Types of Fuses


Each electrical job is unique, that’s why there are many different types of fuses you can choose from. Are you looking for a low voltage or a high voltage fuse? Are you working with an AC or DC fuse? Get all the information you need to get the job done as Gateway Cable Company breaks down all the various types of fuses you’ll need to deliver the proper power for your next project.

AC Fuses and DC Fuses

One of the first ways types of fuses are classified is by AC and DC fuses. A DC fuse is slightly larger and tends to require more maintenance as it can only maintain a constant voltage that must be monitored to prevent it from breaking or blowing a circuit. An AC fuse is much smaller and more versatile as it generates alternate voltage with varying frequencies of 50 cycles per second. This flexibility is why AC fuses can also be classified as high or low voltage to meet your needs.

Low Voltage and High Voltage Fuses

As mentioned above, AC fuses are further broken down and classified as either high voltage or low voltage with plenty of subcategories of fuses to meet the demands of each electrical job. If you’re working on a high voltage fuse it will exceed a 1,000V voltage, while low voltage will operate below 1,000V. Here’s a further breakdown of the various fuses found under these categories:

Low Voltage

  • Cartridge Fuse: Features a closed structure with the Fuse Links enclosed in the container.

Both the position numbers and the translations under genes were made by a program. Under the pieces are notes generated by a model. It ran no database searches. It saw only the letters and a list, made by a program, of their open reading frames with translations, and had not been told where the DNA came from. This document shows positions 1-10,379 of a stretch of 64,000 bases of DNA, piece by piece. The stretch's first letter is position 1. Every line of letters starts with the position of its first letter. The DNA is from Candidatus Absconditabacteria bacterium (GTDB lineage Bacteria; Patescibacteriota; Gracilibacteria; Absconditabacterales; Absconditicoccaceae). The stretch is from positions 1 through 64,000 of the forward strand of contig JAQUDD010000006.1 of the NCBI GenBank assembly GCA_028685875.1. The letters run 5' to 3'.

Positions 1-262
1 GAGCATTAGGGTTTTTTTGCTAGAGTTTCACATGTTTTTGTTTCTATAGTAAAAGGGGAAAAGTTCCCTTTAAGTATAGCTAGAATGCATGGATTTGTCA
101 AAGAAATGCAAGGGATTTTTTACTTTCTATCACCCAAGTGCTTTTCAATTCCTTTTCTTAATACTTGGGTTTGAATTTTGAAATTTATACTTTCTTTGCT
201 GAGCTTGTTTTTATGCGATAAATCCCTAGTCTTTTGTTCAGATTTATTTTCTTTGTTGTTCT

• Rewireable Fuse: Comes with a fuse base and carrier and used for house wiring, small industries and other small current applications.
  • Striker Fuse: Helpful for tripping or closing the electrical circuit.
  • Switch Fuse: Enclosed in a metal switch and used for common applications.
  • Drop-out Fuse: Used commonly to protect outdoor transformers.
  • D-Type Fuse: Contains a fuse base, adapter ring, cartridge and a fuse cap, and conducts the current through the fuse links.
  • Link Fuse: Can also be classified as a blade fuse and bolted fuse.

High Voltage 

  • Cartridge Fuse: Avoids the corona of higher voltages.
  • Liquid Fuse: Contains carbon tetrachloride also preserved at both the tops of the caps and used to protect transformers and breaker circuits.
  • Expulsion Fuse: Comes with an unfilled open-finished cylinder designed with synthetic resin-bonded paper and used to protect electrical feeders.

Turn to Gateway Cable Company for Your Fuse and Cable Needs

As you can see, there are many different types of fuses to help you get the connection you’re looking for, and if you need any assistance finding the right fuse or learning about how fuses work, you can always turn to Gateway cable company. We’re proud to carry a great selection of cables and fuses for your next project, as well as more helpful information on electrical cables, electrical contacts, ozone resistant materials, Megger testing, and NATO power plugs. Contact us today and let us know how we can help you with your electrical needs, or request a quote online for any of our products!